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Teradata reported its strongest cloud earnings to date in the fourth quarter of 2022, with annual recurring revenue from public cloud growing 81% year on year in constant currency to hit $357m, underscoring the traction it has been gaining in cloud-based data warehouses and analytics software.
The company attributed the growth to customer demand for its differentiated platform, resulting in new, incremental workloads that drove healthy migrations and expansions.
“Just over two short years ago, we declared that Teradata would be cloud-first, and the entire team stepped up and executed with determination and consistency. Once we set our sights on our cloud-first future, we have delivered more than a sixfold growth in cloud; just remarkable results with growth well ahead of the market,” Teradata CEO Steve McMillan said during a recent earnings call.
In August 2022, at the New York Stock Exchange, Teradata launched VantageCloud Lake, a cloud-native version of its data and analytics platform, and ClearScape Analytics, an expanded version of its business intelligence suite.
McMillan said there had been “incredibly positive market response to the launch of these powerful capabilities”, adding that Teradata customers were already leveraging the Cloud Lake product to get meaningful business value.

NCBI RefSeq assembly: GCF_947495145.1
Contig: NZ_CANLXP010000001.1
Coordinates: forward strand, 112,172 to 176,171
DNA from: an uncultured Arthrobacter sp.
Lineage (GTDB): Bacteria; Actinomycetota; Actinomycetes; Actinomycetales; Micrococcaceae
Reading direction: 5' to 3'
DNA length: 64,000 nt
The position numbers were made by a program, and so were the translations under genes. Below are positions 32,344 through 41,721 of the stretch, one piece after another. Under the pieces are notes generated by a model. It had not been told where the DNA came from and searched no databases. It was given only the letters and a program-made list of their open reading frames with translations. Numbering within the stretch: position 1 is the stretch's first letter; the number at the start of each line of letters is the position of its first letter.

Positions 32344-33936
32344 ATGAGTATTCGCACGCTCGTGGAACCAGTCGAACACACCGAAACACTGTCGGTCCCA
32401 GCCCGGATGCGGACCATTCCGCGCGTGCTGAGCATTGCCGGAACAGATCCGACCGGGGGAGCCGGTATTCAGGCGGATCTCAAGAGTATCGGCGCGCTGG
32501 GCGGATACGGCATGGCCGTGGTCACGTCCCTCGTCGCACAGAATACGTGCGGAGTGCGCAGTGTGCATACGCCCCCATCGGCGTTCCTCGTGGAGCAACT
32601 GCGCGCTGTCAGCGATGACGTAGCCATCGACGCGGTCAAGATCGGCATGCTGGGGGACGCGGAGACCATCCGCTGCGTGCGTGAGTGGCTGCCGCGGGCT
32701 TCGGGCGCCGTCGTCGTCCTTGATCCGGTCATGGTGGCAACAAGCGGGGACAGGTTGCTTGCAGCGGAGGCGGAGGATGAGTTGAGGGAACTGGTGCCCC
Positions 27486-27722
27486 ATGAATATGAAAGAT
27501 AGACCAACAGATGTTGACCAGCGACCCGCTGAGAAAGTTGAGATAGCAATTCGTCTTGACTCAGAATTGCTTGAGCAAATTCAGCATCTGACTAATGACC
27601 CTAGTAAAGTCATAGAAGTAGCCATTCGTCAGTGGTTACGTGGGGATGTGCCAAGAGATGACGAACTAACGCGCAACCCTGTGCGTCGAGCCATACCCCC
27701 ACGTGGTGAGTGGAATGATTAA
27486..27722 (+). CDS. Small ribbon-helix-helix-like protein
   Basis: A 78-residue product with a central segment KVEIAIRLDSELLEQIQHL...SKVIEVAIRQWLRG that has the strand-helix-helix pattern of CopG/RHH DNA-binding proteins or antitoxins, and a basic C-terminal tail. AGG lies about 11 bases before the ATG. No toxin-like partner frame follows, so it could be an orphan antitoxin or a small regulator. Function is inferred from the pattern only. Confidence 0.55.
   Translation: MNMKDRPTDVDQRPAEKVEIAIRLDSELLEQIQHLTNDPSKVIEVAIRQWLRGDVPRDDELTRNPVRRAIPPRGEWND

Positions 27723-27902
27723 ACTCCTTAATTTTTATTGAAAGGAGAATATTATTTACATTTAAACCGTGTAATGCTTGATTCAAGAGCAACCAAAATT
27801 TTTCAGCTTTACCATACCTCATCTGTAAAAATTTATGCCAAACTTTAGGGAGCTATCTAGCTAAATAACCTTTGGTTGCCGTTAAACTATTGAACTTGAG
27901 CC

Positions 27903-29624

Speaking to Computer Weekly in Singapore, Richard Petley, executive vice-president of Teradata’s international business, pointed out two aspects of the company’s cloud-first strategy.
“One is helping our customers modernise and migrate to a cloud platform. And there are lots of different motivations for why customers would want to do that, whether it’s around agility, cost or flexibility,” he said.
Richard Petley, Teradata
Petley said cloud-based delivery also creates new opportunities for Teradata customers to solve new and old problems by leveraging technologies such as artificial intelligence and machine learning.
“That’s not to say we are cloud-only,” he added. “One of the strong things about the Teradata business model is that we support a variety of deployment methods, and we have customers that are clear about staying on-premise and we’re delighted to continue to support them.”
Used by some of the world’s largest organisations to run mission-critical, high-performance data workloads, Teradata is not short of capabilities against the likes of Snowflake, Databricks, Amazon, Microsoft and Google.
But when asked about how Teradata stacks up against its cloud-native rivals, Petley flipped the question around: “If you think about what we’ve been famous for – solving at scale, complex data and analytical needs for our customers in a variety of environments – how do some of these cloud-native competitors compare to us?
“In those areas, whether it’s a technology or cost per query comparison, we think we’re very favourably positioned. And with Cloud Lake, which is the best of Teradata that people have traditionally loved but packaged in a cloud-native environment, we have the ability to take all of the attributes of Teradata and apply them into the cloud space.”
Fending off perceptions